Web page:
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Human brain and decision-making factors behind investor choices

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Human Brain and Decision-Making
Factors behind Investor Choices


We can point to some general practices that can help investors improve their investment decision making:

- Thinking more analytically when making important financial decisions.
- Being pro-active, curious and non-assumptive at all times and spending time to evaluate investments, possible risks and benefits.

- Continuously striving towards improving self-control and avoiding hastiness.

- Avoiding making any important investment decision while being in a passive state of mind.

- Creating a balance between being patient and being dynamic about investment choices.


We have also attached a summary:  BFM_Newsletter_08_2011.pdf.


What just happened to the credit rating of the US?

Standard & Poor’s (S&P) lowered its long-term debt rating by one notch, from AAA to AA+, but left the short-term rating at A-1+. S&P left the sovereign debt rating on negative outlook. The move was expected. S&P had revised its outlook on the US to negative from stable back in April 2011. In July, it placed the rating on CreditWatch negative, indicating a near-term rating change was possible. The downgrade reflects the default risk associated with the US. The difference between a triple-A or double-A rated credit in terms of default is almost imperceptible.

Thru Monday, August 8, the equity markets had fallen 15% in the past two weeks, were down 12% for 2011 and were flat for the past 12 months. To put this in perspective, the markets decreased about 80% during the Great Depression, around 40% in 2001-2002, in 2008, and were down around 20% in one day in October 1987 or in two days at the beginning of the Great Depression in October 1929.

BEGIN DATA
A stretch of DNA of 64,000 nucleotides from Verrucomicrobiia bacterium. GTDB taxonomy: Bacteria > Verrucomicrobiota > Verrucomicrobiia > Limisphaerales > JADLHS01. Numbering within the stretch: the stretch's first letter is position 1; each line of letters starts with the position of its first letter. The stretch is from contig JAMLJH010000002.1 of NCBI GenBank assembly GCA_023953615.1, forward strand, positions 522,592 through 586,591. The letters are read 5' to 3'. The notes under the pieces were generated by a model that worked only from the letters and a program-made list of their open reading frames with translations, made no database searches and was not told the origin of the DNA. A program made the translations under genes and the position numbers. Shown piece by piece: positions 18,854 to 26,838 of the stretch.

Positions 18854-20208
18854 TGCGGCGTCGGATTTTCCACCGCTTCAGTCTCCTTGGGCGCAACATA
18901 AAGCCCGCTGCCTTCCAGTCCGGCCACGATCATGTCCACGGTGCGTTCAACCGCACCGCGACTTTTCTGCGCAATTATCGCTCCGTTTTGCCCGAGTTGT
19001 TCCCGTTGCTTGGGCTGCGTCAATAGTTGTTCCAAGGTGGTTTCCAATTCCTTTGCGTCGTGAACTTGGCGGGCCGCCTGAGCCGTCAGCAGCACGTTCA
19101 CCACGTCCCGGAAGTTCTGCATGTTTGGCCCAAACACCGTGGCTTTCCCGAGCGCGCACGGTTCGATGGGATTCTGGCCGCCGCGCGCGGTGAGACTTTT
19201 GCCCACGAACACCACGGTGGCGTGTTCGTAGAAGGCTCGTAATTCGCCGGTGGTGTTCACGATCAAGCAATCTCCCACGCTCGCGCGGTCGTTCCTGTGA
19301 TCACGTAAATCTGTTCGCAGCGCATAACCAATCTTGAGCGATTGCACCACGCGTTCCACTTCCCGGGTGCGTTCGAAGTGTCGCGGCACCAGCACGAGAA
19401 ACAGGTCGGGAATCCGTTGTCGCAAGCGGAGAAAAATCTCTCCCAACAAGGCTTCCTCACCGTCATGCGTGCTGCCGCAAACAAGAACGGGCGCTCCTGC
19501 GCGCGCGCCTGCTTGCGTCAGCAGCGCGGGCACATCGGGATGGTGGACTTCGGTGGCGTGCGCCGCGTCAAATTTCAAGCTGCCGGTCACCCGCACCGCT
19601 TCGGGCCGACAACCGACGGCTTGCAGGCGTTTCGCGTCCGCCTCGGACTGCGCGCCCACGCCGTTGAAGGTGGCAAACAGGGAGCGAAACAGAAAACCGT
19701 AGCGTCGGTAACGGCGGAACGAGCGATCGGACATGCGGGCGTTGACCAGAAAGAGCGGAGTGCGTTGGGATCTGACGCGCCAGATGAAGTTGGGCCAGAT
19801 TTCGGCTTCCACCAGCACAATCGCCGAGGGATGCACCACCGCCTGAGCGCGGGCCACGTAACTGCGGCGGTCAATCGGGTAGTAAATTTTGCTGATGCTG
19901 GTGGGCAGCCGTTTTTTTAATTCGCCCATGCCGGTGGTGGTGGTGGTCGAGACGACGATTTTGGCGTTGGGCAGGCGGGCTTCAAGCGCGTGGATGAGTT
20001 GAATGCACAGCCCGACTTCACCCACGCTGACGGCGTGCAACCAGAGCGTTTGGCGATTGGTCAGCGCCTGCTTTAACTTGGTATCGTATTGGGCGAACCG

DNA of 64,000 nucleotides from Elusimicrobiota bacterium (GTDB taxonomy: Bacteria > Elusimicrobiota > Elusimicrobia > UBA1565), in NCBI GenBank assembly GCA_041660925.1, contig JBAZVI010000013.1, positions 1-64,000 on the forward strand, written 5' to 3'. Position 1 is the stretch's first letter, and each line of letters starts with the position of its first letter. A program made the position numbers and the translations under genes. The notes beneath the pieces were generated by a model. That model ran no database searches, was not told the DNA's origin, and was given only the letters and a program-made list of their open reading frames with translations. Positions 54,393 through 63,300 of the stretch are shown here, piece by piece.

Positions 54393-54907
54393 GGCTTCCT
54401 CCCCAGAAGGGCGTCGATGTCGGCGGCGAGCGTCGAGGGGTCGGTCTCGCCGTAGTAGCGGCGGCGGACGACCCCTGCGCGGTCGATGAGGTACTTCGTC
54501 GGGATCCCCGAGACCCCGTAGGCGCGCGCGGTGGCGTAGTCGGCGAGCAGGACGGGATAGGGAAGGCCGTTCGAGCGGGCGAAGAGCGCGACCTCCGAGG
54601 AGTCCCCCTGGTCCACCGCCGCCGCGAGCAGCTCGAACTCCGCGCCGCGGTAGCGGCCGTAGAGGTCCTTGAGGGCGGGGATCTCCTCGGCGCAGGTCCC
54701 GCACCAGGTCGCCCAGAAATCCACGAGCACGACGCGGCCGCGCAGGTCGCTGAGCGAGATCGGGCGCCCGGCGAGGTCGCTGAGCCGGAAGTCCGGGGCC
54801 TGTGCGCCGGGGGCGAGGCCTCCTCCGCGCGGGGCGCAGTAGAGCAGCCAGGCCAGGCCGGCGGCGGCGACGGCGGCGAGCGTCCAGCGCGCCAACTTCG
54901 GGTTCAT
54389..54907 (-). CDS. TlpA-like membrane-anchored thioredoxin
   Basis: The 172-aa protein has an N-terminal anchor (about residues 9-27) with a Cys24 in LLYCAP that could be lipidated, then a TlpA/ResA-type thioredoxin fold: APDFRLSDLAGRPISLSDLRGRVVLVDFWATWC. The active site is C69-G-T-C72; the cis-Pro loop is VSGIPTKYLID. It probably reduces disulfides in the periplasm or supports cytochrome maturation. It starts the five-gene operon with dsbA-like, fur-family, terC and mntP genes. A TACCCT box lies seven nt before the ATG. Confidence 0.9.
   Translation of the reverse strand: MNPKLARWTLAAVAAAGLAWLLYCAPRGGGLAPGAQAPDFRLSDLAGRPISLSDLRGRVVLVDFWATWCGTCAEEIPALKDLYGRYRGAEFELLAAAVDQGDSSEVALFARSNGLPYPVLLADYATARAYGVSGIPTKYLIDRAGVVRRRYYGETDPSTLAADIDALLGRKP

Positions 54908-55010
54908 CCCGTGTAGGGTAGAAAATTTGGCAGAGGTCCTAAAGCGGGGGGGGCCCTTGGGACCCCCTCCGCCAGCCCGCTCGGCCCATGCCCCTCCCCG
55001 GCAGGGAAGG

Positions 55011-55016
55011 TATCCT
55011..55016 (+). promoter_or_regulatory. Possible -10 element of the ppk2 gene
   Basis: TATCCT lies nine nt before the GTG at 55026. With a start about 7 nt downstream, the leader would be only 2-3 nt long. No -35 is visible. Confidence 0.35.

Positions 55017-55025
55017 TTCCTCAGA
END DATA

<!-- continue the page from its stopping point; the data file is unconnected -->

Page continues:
We take a long-term, academic and disciplined approach to investing and we try not to react emotionally to market swings, unlike many individual investors who tend to sell equities and lock in losses during down-turns.

The portfolios we recommend are well-diversified. For example, we recommend to invest in emerging markets funds which have been up 14% for the last 10 years on an annualized basis (vs. 1% for the S&P 500).

Although we closely monitor the markets, we are not market timers and market movements do not affect our strategic asset allocation.

Twice since 2000, the markets have experienced large movements (40+% decrease). These down-turns create significant opportunities to rebalance portfolios and buy equities at low cost.


On the positive side:

Corporate margins and balance sheets are in good shape.

Equities are not generally expensive compared to historic norms or compared to bonds.

The unemployment rate is slowly decreasing and is now at 9.1% vs. 9.8% in November 2010.

In the last 25 years there have been 11 country downgrades from AAA. In 10 such unhappy occurrences, the local 10-year government bond yield was lower one year after the credit action. The stock market results were somewhat more mixed but were generally positive – on average, the local index of the country downgraded was up nearly 17% a year later.


On the negative side:

Large Debt in US, EU and Japan.

The odds of a recession are increasing.

Leading indicators are no longer improving.

Growing concerns over higher tax rates, fiscal consolidation, and a potential default in Italy.

Real estate prices are not improving.

The unemployment rate is still high.




We have discovered that the most valuable things we do for our clients is the selection of mutual funds, the construction of portfolios, and making sure they have enough asset as long as they live by focusing on asset allocation and diversification. If you have any ideas on how we might connect with people who could benefit our help, your advice would be a great help.


This newsletter was first published in August of 2011